But to the OP. My company gave me the option cutting me a Comdata check if I needed some upfront cash for tolls. I always payed upfront and took the extra in payroll for the tax advantage. It made for some nice paydays from a bottom feeder company and I rarely paid out more than $200 in week in tolls because I had some freedom in routing. Exceptions were running into NJ and PA and the odd run through OK from or to Chicago-Dallas-Los Angeles. But OK's tolls aren't that bad. Worst week was about $750 in tolls if I remember right. But the miles were pretty good that week too as they were A to B long hauls.



posted on Jan, 1 2008 @ 11:16 PM
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We'll just have to agree to disagree then.

But as I pointed out Article 1 sec. 10 paragraph 2 specifically states all duties or imposts.

No state shall, without the consent of the Congress, lay any imposts or duties on imports or exports, except what may be absolutely necessary for executing it's inspection laws: and the net produce of all duties and imposts, laid by any state on imports or exports, shall be for the use of the treasury of the United States;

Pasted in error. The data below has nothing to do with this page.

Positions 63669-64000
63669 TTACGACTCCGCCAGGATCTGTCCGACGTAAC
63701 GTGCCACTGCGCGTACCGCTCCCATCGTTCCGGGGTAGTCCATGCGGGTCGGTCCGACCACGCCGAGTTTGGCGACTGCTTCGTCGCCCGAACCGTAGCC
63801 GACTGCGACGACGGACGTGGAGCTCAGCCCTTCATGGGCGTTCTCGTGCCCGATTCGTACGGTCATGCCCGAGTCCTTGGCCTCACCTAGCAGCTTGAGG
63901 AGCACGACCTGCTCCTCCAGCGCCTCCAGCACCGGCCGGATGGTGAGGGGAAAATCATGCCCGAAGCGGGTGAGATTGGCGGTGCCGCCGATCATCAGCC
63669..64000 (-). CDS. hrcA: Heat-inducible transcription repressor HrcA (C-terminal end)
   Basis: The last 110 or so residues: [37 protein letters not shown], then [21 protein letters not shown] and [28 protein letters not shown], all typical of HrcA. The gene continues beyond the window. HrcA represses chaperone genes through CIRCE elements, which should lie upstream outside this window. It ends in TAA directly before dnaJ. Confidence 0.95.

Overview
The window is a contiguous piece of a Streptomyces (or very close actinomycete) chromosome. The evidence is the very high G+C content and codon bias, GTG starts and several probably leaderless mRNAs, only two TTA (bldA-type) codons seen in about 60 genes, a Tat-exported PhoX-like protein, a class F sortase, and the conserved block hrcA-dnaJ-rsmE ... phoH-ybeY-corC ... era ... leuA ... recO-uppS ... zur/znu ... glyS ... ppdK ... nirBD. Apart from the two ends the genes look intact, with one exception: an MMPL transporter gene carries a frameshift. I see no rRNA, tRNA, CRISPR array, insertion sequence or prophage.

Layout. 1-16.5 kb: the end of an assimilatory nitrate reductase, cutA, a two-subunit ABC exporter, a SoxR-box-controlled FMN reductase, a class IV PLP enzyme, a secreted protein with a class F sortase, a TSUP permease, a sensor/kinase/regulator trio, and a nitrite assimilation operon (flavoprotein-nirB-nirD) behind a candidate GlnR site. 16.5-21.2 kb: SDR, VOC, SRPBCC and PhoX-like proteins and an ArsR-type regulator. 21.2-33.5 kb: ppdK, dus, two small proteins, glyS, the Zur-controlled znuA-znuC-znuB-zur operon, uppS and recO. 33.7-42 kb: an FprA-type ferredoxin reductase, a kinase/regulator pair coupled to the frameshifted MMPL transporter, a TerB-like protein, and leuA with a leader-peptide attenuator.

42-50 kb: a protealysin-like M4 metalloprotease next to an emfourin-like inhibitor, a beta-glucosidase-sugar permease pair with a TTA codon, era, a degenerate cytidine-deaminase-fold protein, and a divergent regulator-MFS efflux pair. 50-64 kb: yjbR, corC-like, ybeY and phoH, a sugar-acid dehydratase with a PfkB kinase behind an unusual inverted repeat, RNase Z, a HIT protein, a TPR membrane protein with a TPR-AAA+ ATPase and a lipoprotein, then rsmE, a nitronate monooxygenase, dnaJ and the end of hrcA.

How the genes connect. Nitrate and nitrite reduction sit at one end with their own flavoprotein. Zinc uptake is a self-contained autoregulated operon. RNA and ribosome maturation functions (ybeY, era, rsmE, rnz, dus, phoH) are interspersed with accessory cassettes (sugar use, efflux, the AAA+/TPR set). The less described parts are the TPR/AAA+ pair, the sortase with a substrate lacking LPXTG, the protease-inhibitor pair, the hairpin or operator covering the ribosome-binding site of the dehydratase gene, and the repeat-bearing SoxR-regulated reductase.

Duty-A compulsory contribution, usually of money, that is required for the support of a government

Are tolls compulsory? Yes. Are they used to support a government? Yes. Are they money? Yes. Are they adding to the costs of a import or an export? Yes.

Is a toll considered a duty on imports or exports as defined by Article 1 sec. 10 paragraph 2? Yes. It meets all the tests.

[edit on 1-1-2008 by ntech]

[edit on 1-1-2008 by ntech]



posted on Jan, 2 2008 @ 03:28 AM
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reply to post by ntech
 


You actually are wrong about this... but,

Ok, wow - mystery solved!

So, what? What are you going to do now? Are you going to protest?

Are you going to go on strike? Notify the union?